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Thanks chez suz! It is another thing that's in this pasta book that really threw me.
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Old 01-08-2005, 08:25 AM   #13
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Sometimes recipe books use the French word - roquette.. I like it in salads as it has a nice, slightly bitter note.
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Old 01-08-2005, 01:17 PM   #14
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i have a british gardening book that took me a while to figure out all of the different names of things across the pond, but now i use it as a reference for when i get stuck in a recipe with a strange name i don't recognize.
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Old 01-08-2005, 04:54 PM   #15
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I still confuse people, I am sure the locals in my village are going to by an Australian-English dictionary! The peppers thing baffles me, they'll still always be capsicums to me!!!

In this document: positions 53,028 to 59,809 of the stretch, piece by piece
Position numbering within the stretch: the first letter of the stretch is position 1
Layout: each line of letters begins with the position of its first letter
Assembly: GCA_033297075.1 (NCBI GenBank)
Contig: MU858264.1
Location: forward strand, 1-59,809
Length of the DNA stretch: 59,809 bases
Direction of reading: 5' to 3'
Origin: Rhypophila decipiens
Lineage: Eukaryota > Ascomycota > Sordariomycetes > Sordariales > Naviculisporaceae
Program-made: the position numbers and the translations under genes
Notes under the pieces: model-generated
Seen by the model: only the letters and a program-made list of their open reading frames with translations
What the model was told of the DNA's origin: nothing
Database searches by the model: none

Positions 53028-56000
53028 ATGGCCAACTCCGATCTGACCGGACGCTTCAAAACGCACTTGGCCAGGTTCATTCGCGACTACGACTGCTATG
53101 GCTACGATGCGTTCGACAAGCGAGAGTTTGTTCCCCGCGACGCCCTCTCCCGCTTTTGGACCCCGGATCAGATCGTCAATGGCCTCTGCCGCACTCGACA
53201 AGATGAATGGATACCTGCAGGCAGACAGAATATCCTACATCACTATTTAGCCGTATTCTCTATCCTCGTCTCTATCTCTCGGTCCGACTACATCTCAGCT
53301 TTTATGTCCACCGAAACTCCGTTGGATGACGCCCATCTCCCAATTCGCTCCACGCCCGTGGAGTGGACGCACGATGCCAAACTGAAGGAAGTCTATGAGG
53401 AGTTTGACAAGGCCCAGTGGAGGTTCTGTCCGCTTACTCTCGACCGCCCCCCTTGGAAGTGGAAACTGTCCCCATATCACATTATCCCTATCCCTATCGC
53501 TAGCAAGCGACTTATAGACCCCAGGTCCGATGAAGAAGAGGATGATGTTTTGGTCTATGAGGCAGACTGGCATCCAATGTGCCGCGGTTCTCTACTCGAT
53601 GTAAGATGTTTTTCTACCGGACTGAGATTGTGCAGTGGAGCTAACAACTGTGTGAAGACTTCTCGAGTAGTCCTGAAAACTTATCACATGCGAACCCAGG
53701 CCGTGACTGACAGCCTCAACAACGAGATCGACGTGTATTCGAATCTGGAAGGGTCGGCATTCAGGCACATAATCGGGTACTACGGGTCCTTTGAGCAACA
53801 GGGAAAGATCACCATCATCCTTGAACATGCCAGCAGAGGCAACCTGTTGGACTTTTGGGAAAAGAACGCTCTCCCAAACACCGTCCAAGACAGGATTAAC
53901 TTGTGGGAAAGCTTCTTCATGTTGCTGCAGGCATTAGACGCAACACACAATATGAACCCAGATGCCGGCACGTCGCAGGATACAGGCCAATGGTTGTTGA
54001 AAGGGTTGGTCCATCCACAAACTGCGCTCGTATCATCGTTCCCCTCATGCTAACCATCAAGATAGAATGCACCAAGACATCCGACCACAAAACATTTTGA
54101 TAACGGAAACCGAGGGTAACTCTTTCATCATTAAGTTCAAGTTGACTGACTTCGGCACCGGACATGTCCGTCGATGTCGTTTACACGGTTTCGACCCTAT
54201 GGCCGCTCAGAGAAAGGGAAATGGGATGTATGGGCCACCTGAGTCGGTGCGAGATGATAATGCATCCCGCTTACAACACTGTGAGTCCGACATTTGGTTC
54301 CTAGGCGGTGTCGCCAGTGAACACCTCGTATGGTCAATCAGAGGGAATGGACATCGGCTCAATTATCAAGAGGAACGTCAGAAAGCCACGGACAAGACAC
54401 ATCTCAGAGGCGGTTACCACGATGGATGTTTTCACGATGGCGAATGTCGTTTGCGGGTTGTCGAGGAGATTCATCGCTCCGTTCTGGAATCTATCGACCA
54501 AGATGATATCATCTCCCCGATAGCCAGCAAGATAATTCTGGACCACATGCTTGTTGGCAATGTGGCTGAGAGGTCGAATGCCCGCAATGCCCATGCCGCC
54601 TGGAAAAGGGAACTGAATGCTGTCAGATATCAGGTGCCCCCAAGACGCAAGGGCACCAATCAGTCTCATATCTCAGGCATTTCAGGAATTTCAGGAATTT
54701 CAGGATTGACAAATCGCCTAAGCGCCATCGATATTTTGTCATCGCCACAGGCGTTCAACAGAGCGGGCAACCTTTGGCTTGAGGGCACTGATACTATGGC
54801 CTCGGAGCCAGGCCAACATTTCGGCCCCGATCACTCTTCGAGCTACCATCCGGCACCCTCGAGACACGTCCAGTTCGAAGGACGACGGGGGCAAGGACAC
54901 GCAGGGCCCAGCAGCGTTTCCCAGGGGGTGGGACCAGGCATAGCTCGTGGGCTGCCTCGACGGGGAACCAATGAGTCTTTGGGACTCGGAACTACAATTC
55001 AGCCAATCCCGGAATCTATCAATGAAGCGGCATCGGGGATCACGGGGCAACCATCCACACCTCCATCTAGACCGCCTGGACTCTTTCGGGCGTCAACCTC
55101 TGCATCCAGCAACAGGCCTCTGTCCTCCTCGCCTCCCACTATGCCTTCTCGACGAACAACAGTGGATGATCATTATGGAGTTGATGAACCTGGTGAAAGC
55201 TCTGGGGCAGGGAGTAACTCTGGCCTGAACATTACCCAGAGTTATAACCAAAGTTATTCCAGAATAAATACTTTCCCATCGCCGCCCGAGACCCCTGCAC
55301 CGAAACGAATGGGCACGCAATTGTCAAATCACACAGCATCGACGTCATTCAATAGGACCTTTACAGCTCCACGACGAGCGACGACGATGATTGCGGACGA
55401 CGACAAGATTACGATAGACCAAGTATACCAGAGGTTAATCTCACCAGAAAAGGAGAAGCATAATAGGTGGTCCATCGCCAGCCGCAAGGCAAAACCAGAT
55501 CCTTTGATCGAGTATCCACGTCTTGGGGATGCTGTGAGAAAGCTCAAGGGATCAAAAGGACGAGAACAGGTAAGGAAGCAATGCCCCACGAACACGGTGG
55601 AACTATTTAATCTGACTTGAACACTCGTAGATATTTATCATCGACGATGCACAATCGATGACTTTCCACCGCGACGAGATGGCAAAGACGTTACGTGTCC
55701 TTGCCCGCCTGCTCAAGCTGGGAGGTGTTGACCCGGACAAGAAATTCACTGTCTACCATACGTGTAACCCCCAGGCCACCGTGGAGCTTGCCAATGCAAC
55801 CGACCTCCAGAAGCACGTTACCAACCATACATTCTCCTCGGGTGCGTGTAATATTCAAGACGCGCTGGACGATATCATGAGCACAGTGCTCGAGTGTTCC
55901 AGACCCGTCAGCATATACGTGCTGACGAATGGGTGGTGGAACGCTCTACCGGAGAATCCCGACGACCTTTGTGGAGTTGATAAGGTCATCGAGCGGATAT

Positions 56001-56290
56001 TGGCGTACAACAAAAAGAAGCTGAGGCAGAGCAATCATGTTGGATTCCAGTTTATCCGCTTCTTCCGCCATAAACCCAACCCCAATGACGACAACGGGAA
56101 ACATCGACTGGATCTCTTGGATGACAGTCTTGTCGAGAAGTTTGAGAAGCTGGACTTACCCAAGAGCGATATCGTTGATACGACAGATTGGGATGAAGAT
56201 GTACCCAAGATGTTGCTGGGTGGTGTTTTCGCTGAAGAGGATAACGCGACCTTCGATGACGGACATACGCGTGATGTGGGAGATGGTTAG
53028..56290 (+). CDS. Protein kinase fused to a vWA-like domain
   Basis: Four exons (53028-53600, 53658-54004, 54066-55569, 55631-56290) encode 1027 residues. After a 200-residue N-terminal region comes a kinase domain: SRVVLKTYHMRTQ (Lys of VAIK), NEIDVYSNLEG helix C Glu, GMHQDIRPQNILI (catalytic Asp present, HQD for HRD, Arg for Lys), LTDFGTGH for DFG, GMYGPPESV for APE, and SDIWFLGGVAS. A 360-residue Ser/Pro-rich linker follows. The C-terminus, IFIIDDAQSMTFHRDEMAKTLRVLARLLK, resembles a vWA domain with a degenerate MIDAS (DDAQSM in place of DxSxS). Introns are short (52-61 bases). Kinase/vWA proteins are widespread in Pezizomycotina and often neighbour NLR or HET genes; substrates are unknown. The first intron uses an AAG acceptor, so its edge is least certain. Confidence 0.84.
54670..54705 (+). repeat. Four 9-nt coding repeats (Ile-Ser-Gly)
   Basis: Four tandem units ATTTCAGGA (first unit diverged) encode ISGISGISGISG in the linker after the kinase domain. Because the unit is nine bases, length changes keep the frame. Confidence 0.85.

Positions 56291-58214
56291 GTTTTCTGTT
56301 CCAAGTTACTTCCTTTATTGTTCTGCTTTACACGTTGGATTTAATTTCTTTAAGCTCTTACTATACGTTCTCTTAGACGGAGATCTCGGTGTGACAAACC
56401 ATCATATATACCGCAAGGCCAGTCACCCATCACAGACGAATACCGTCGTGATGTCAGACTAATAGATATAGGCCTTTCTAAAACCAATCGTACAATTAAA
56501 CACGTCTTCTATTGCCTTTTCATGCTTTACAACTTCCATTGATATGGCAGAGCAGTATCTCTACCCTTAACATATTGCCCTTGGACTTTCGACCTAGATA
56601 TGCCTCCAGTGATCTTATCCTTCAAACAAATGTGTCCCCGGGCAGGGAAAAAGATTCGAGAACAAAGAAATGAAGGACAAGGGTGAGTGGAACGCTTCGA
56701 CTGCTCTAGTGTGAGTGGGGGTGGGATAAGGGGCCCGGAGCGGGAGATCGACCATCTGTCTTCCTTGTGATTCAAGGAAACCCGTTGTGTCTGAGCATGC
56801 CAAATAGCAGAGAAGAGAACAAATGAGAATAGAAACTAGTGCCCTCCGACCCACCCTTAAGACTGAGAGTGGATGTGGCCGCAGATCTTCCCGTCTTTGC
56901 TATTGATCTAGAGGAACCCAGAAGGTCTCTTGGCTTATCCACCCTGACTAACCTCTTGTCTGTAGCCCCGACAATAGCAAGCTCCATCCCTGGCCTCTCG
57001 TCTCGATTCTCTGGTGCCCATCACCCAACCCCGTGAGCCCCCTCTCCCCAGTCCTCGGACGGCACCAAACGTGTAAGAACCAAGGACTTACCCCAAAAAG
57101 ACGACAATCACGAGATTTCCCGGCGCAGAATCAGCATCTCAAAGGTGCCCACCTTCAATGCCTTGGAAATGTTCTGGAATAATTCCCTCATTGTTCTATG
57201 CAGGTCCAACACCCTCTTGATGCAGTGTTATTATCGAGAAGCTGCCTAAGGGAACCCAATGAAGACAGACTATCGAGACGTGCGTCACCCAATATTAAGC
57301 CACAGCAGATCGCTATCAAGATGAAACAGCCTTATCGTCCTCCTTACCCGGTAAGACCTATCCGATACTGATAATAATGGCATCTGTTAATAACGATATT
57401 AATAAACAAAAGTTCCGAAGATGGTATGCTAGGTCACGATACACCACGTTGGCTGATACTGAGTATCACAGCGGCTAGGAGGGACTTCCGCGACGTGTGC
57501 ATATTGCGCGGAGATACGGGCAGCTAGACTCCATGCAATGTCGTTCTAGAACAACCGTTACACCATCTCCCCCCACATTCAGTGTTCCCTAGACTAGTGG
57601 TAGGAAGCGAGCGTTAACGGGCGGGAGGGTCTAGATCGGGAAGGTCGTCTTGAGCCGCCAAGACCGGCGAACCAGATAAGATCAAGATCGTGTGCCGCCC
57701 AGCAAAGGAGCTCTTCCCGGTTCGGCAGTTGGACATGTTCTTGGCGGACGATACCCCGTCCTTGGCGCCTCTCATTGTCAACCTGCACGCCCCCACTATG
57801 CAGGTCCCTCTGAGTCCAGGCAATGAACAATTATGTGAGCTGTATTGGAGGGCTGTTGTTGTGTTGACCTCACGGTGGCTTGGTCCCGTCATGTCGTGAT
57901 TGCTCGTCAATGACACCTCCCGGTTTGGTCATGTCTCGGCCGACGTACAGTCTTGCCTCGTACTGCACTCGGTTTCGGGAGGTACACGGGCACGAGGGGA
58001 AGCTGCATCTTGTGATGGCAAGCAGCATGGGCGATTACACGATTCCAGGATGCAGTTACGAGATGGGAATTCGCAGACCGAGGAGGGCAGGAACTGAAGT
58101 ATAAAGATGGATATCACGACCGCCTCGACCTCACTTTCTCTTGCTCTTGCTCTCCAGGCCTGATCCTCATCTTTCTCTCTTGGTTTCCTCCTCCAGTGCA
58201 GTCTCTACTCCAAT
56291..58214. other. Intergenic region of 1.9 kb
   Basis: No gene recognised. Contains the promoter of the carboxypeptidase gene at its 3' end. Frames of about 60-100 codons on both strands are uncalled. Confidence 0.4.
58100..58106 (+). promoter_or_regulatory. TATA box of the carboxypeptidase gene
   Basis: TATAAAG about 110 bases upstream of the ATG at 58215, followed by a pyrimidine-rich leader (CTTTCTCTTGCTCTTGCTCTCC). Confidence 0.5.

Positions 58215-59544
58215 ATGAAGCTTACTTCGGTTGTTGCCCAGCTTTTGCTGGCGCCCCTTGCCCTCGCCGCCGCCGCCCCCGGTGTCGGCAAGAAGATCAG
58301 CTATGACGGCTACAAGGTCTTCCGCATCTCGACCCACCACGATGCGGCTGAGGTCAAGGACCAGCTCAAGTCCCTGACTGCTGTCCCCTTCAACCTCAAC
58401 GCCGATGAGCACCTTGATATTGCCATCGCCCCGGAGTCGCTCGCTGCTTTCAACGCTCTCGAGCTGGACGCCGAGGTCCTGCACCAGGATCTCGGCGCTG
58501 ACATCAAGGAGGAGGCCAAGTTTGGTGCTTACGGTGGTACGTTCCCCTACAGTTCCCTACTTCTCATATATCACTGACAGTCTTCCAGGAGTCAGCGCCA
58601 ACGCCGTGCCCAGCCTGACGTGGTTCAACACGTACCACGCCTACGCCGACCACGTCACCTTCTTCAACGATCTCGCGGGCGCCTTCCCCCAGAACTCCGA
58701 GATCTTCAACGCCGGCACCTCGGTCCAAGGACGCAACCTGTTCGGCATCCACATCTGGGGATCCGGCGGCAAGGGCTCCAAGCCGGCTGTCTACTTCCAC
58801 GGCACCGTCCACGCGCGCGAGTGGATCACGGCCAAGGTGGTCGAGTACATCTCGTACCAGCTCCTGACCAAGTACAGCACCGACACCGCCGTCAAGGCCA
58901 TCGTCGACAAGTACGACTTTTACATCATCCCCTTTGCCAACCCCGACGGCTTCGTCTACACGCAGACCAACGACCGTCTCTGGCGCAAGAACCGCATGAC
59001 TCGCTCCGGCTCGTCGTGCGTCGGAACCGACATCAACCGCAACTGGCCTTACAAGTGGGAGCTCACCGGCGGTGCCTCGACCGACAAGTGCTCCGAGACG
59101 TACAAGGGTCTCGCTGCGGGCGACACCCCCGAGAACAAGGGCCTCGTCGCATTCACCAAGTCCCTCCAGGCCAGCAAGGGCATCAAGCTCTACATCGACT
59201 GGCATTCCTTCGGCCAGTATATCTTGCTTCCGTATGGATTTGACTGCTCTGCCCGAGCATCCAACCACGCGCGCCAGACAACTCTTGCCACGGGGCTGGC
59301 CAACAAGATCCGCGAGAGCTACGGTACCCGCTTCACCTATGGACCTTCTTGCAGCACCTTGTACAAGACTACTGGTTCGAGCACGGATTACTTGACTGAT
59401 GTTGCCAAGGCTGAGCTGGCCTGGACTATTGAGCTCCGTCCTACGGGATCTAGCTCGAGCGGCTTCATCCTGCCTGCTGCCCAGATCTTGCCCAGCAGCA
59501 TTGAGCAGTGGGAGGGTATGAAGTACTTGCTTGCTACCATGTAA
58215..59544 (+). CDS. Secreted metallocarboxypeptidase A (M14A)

Whoever thought veggies could be so complicated??
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Old 01-09-2005, 09:42 AM   #16
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I guess I'm not the only one who buys cookbooks that aren't USA! I'm almost as likely to use the metric measurements on my cups as the "American" side!
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Old 01-09-2005, 09:54 AM   #17
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It's the 'cups' measurements that put me off trying a lot of US recipes... I am an unreconstructed 'Imperial measurement' sort of a woman - I can DO metric when forced (we are supposed only to buy and measure in metric in the UK - but butchers, greengrocers etc 'display' their goods in metric,but will sell in Imperial for people like me) 8)